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EVS27: Understanding Norway and its EV success

21 November 2013

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During the 27th edition of the Electric Vehicles Symposium (EVS 27) in Barcelona, held 18-20 November 2013, many presentations explored Norway’s successes with EVs, how these came about, and provided a glance at future plans. Below cars21.com summarises the different surveys and presentations discussed at EVS27.
The positive relationship between Norway and electric vehicles is not new, but it has not always been constructive. For example, the company Think, created in the 90s, was heavily supported by the government but failed to show any positive results and filed four times for bankruptcy in 20 years.

Fortunately, Norway has not only been active in supporting the industry, but also in developing a realistic infrastructure plan and setting up a very favourable policy package for owners and users.

How did Norway become the world’s leading EV market?

Governmental incentives for buying and driving electric cars have contributed to the Norwegian EV success story. In a survey conducted by the Norwegian Electric Vehicle Association, users were asked to post the three most important incentives for electric cars. The answer: there is no single incentive that excels above all others among electric car owners, the benefits depend on where you live and how you use your electric car.



However, the survey did reveal that for 17% of respondents, purchase tax exemptions are rated one of the most important incentives. The basic incentive means that the electric car is competitive with traditional cars at purchase, getting people to consider buying an electric car, and probably the main reason why Norway is ahead of the rest of Europe when it comes to sales per capita.

Find a summary of the full history in the infographic below:



Source: EV Norway - History 


What does the Norwegian EV market look like today?

By the end of September 2013, over 15,000 electric cars were registered in Norway, with 45% of them being Nissan LEAFs. Over 3% of all cars sold in 2012 were electric, and for 2013, it is expected that it will reach 5% (7,000 electric cars).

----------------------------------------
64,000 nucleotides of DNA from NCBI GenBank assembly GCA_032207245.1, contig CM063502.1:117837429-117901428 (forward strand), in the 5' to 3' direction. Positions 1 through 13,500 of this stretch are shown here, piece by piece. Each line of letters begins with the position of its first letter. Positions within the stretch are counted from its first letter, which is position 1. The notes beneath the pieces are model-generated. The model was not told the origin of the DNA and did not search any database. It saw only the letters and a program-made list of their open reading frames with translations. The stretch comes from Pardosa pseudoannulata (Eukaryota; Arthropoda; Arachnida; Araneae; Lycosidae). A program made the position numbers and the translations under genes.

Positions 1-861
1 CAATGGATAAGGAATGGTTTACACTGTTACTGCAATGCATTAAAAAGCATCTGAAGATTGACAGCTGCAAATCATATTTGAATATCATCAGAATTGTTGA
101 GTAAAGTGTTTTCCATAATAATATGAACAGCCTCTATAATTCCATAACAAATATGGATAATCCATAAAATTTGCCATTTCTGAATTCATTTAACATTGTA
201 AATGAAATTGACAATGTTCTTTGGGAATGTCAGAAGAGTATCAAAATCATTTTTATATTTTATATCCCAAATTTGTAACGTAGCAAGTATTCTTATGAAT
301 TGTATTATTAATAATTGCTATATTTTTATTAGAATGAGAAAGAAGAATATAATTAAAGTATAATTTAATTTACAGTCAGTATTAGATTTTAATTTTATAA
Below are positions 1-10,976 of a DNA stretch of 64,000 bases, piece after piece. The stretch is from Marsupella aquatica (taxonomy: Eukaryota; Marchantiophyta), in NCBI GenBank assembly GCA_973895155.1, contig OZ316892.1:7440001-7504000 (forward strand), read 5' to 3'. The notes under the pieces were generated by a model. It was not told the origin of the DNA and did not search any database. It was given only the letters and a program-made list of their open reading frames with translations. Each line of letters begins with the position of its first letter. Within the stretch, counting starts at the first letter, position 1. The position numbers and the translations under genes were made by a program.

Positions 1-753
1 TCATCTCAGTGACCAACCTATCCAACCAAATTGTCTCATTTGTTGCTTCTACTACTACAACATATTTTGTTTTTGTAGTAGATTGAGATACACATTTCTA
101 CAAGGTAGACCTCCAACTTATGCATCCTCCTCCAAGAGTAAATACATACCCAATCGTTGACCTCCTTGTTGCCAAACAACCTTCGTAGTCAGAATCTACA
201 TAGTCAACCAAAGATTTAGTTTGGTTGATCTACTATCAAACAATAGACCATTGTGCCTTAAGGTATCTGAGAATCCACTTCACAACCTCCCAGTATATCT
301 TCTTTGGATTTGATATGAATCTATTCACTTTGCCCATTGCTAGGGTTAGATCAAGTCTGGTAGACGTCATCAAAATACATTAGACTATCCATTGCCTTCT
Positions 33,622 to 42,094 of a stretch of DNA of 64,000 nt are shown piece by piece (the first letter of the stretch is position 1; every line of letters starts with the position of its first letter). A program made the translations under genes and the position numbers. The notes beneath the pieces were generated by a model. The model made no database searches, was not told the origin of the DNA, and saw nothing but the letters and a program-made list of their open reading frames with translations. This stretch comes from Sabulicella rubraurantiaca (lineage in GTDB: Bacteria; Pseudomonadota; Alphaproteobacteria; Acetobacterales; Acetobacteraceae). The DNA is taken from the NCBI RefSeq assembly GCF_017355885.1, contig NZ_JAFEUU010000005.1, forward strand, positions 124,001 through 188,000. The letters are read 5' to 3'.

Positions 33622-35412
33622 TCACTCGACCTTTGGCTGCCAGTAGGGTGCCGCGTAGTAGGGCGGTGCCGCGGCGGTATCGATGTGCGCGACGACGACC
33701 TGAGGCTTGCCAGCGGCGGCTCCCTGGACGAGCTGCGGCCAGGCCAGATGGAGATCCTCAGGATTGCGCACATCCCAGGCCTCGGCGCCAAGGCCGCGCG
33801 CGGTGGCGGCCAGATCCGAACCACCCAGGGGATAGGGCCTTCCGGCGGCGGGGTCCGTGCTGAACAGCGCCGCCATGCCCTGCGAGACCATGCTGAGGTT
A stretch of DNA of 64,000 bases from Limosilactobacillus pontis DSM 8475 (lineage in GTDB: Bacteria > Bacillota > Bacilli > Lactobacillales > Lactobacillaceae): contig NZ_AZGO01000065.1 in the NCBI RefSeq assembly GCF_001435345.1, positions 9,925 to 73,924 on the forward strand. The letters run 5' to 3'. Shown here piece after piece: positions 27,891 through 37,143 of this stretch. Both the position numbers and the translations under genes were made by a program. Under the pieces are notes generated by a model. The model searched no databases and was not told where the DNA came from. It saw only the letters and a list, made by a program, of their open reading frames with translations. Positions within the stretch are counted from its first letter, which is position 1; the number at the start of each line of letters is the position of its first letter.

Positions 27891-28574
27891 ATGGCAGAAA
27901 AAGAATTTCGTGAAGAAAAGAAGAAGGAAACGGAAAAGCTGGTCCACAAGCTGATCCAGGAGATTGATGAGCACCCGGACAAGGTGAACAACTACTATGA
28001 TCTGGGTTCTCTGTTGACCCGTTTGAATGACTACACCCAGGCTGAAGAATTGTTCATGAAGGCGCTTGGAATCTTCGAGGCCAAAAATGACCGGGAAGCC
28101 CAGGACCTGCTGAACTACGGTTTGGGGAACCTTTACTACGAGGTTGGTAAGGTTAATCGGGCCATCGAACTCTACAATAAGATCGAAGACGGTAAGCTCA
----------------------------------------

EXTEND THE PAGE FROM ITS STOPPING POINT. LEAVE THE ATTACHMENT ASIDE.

78% of EVs are registered by individuals, and 22% by companies (for the whole car market the share is 60% by individuals and 40% by companies).

Most EVs are registered in and around urban areas, but surprisingly the market share for electric cars is currently growing faster in rural areas than in the cities.

More than 4,500 public charging points are available in Norway, thanks to Transnova’s national EV infrastructure program and Oslo’s local program. Norway is gradually adopting the Mode 3 Type 2 standard, like the rest of Europe.

Out of these 4,500 charging points, 79 are fast-charging points using CHAdeMO standard.

Who is the typical Norwegian user?

“The typical Norwegian EV user is a middle-aged family father with higher education and income, who owns a Nissan LEAF as one of two cars”, according to a 2013 survey on 1858 EV users and owners in Norway, conducted by the Norwegian Electric Vehicle Association.

“He uses his electric car on a daily basis instead of a traditional petrol or diesel car. He uses the electric car for commuting, after work activities, and not for longer holiday trips. He agrees that his electric car saves him money and time and he is very satisfied as an EV owner. His next car will also be electric. The typical EV owner has a charging outlet at home and probably also at work. He uses public charging stations less frequently.

Fast charging is important to extend the range of the electric car for longer journeys, and to improve security in case the battery accidentally runs empty. The typical Norwegian EV user is willing to pay between €2.5 and €6 for a 15 minute fast charging session. The location of fast chargers should be between cities and convenient locations where he drives on a regular basis.

In order to get more people to buy an electric car, the EV user highlights longer range and predictable EV policy as the two most important requirements. One challenge to the electric car manufacturers and one challenge to the world governments.”

The future: Scenarios for 2020

Based on the 2012 cross-political agreement in Norway, the fleet-average CO2 emissions from new passenger cars should reach 85gCO2/km in 2020, which is 10 grams below the intended 2020 EU target of 95gCO2/km.

Six scenarios evaluating the emissions in 2020 based on market penetration of BEVs and PHEVs, show that if Norway reaches 125,000 BEVs and 85,000 PHEVs by 2020, it will reach its goal of 85gCO2/km (also true in a more PHEV dominant scenario with 120,000 PHEVs and 105,000 BEVs).

Useful contacts

Pierre Wattré
Marketing & Sales at cars21.com




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